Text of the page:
Michigan's makeup in Congress hangs in balance as vote counts drag on

©The Detroit News

DETROIT — Peter Meijer, the grandson of the founder of the Meijer supermarket chain, appeared headed toward victory in a West Michigan Republican congressional race, while other U.S. House primaries late Tuesday hung in the balance.

The eventual winners in key Democratic and GOP primaries will help determine the makeup of Michigan’s congressional delegation. Among the House contests in which voters waited to learn the results were a primary challenge to Democratic U.S. Rep. Rashida Tlaib of Detroit and fights for GOP nominations in two open seats.

Returns were delayed in part by the time-consuming hand tabulation of a record number of absentee ballots in several counties, though observers reported few major issues overall at the state’s polls despite changes made due to the coronavirus pandemic.

By 9:45 p.m. EDT on Tuesday, the Michigan Republican Party had congratulated Meijer, a 32-year-old military veteran, on winning the GOP primary race in the 3rd District, although the Associated Press had not called the contest. Meijer was vying for one of two open House races to replace retiring U.S. Reps. Justin Amash of Cascade Township and Paul Mitchell of Dryden.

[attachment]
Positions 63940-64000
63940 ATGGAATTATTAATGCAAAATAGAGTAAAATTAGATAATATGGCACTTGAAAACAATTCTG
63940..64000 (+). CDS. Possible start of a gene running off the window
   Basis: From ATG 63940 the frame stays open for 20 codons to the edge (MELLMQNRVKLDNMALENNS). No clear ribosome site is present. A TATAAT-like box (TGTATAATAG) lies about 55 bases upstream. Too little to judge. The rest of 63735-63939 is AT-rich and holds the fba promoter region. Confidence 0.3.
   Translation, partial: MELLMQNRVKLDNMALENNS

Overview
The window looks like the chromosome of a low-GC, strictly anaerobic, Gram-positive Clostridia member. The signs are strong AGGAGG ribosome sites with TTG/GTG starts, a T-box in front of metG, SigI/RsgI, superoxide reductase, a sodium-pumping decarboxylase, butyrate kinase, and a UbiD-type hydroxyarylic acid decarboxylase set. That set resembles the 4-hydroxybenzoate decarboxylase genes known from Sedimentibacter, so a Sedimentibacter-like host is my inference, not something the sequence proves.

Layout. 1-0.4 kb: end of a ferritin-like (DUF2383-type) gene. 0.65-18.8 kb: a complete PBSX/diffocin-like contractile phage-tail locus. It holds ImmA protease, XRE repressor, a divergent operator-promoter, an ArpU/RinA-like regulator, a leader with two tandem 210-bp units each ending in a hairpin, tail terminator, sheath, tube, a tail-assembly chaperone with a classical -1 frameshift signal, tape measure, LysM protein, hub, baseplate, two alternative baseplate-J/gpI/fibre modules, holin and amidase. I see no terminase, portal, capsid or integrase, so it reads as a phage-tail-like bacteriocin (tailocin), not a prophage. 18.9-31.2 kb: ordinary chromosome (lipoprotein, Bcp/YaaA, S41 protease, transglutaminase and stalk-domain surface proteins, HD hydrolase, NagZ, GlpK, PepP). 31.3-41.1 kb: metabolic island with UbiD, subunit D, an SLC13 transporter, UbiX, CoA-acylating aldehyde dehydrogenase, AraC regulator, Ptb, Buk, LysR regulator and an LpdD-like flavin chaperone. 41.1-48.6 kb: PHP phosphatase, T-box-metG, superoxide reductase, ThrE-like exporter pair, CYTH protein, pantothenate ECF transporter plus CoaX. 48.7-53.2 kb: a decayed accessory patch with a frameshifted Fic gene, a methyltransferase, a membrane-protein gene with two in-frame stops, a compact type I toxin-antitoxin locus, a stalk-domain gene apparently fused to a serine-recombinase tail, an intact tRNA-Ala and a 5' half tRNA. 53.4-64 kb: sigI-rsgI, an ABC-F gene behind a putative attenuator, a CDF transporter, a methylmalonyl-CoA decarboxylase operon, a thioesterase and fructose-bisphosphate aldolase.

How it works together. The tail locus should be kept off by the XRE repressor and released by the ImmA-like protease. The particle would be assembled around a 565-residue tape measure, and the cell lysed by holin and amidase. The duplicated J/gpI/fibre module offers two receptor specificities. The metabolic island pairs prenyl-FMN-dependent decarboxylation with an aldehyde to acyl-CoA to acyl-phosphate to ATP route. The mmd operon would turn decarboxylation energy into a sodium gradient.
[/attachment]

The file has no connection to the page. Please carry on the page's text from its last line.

In the 10th District, where Mitchell decided against running for reelection, businesswoman Lisa McClain of Bruce Township had an early lead in the GOP primary, but state Rep. Shane Hernandez of Port Huron was gaining ground as more results came in.

On the Democratic side, all eyes turned to the contentious fight in the 13th District where progressive superstar Tlaib faced a challenge from Detroit City Council President Brenda Jones in a bitter rematch of their 2018 contest.

And in the suburbs of Detroit, GOP contenders were locked in races that were too close to call, hoping to take on freshmen U.S. Reps. Elissa Slotkin of Holly and Haley Stevens of Rochester Hills — both of whom thrilled Democrats when they flipped the 8th and 11th districts, respectively, in 2018, helping to return the House to Democratic control.

The races took place in polling locations armed with hand sanitizer, gloves and masks and decided by a record number of nearly 1.6 million absentee ballots. The prior record was set in the 2016 presidential election, when 1.27 million voted by mail.

Some jurisdictions, such as Oakland County, had largely finished their absentee tallies before the close of polls but others estimated they would be working to count their absentee ballots until midnight.